Diagram displaying how personal contract purchase (PCP) finance works

This means that, not only will you have lower monthly repayments, but you’ll also have options at the end of the loan agreement. You can choose to buy the car by paying the remaining balance in a balloon payment (equivalent to the car’s estimated future value), hand it back and walk away, or use any available positive equity as a deposit in a new deal.

If you don’t want to wait – or can’t afford to – you can settle your PCP finance at any time.

Request a settlement figure from your lender. This will be the cost of your remaining monthly payments, minus any future interest. You’ll also need to cover the balloon payment to fully settle the finance and become your car’s legal owner.

Balloon payments can run into the thousands so, if you can’t cover it with your savings, don’t panic; refinance loans are available.

You also have the right to voluntarily terminate your PCP finance once you’ve paid 50% of the total amount repayable, including the balloon payment. If you haven’t yet met this threshold, you can make up the difference. Once your voluntary termination has been accepted by the lender, you can simply hand the car back and walk away.

More car finance guides

Ending a Hire Purchase (HP) finance agreement early

Hire Purchase (HP) finance agreements can last up to six years, so it’s understandable that you might want to end the contract early if your circumstances have changed during that time.
With HP loans, you’ll typically pay a deposit upfront followed by fixed monthly repayments. Once all the payments are made (including the small Option to Purchase fee), you’ll become the car’s legal owner. The loan is secured against your car, so you won’t be allowed to modify or sell it until it’s officially all yours.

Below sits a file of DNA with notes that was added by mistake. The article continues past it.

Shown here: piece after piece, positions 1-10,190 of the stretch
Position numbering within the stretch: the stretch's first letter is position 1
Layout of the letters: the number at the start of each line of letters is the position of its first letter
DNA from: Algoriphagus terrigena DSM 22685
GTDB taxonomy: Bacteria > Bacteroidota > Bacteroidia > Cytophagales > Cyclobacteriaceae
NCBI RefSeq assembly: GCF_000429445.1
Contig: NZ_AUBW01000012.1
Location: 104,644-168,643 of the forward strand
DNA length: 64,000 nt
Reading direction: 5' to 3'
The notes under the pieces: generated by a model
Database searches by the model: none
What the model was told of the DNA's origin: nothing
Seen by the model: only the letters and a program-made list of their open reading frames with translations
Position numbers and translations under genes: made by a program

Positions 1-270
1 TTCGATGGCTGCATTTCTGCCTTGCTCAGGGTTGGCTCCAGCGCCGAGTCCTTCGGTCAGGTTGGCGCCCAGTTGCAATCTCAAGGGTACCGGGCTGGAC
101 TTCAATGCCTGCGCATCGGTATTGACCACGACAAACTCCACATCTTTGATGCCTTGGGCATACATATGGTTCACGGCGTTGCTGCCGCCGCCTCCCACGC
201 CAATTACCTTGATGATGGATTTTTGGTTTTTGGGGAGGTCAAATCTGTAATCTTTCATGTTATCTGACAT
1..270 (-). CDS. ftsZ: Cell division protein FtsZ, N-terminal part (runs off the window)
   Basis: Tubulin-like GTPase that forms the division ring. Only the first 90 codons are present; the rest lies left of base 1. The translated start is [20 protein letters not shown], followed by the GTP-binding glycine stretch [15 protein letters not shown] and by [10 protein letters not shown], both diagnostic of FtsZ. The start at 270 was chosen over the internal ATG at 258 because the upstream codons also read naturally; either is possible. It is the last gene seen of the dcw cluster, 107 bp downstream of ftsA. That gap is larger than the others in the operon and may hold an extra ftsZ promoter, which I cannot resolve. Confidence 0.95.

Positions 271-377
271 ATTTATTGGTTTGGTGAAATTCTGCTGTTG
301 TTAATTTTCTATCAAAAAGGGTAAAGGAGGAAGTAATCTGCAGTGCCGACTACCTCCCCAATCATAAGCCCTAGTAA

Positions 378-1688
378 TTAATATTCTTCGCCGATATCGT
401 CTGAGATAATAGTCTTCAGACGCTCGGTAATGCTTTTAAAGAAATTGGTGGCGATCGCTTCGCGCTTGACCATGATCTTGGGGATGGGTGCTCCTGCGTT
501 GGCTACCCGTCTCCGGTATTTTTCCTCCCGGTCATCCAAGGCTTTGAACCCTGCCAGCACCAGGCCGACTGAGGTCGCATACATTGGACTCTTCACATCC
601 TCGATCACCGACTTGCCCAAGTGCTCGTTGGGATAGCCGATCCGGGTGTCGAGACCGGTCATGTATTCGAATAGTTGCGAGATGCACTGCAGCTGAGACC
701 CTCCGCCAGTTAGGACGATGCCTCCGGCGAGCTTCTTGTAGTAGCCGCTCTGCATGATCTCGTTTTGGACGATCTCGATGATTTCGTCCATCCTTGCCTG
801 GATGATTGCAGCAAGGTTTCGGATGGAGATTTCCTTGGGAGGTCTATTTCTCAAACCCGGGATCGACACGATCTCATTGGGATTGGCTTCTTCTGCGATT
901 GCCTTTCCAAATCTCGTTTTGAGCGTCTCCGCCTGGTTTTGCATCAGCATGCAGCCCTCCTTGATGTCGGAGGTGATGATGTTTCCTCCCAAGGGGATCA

Diagram displaying how hire purchase (HP) finance works
If you’d rather pay off your car finance early, you can request a settlement figure from your lender at any time. This will cover your remaining monthly repayments, minus any future interest. You can choose to pay this amount from your savings or with another form of finance.
An early repayment charge may be applied since where the amount of the early repayment exceeds £8,000, lenders are entitled to compensation for costs, provided that such repayment falls within a period for which the borrowing rate is fixed. The compensation cannot exceed 1% of the amount repaid early, or 0.5% if the outstanding period of the loan is less than one year.

These caps only apply if your early repayment is more than £8,000, or, where more than one early payment is made in a 12 month period, the total of those payments exceeds £8,000. No extra fees should be charged if your settlement figure is lower than this. 
If you don’t need your car or can’t afford to keep making payments, you could choose voluntary termination. You’ll need to hand the car back to the lender and be liable to pay 50% of the total amount repayable. If you haven’t yet repaid half of this total amount, you’ll be required to make up the difference. Keep in mind that extra charges might apply if the car is damaged beyond fair wear and tear, that means small scrapes and scuffs might be okay, but giant dents and missing wing mirrors could cost you!

What are the risks of ending a car finance agreement early?

As car finance is a legally binding contract, it’s probably unsurprising that breaking that contract early can come with complications.
Terms and conditions will apply, but there are other potential risks to keep in mind:

Problems getting finance in the future

While opting for voluntary termination shouldn’t impact your credit score, exercising this right will still be listed on your credit report and viewable by any potential lenders in the future.
Unfortunately, it costs finance companies more to end an agreement early, so if they see you’ve chosen to voluntarily terminate your finance more than once in the past, they might be a bit more reluctant to offer you another loan.

Extra charges

With voluntary termination, you’re handing the car back to its legal owner – the lender – and they’ll then often try to sell it to recoup their costs. This means its condition will be under scrutiny.
Double-check your agreement to find out when extra charges might apply, but you could face penalty payments if the car is damaged beyond fair wear and tear, or it’s clocked up more miles than expected.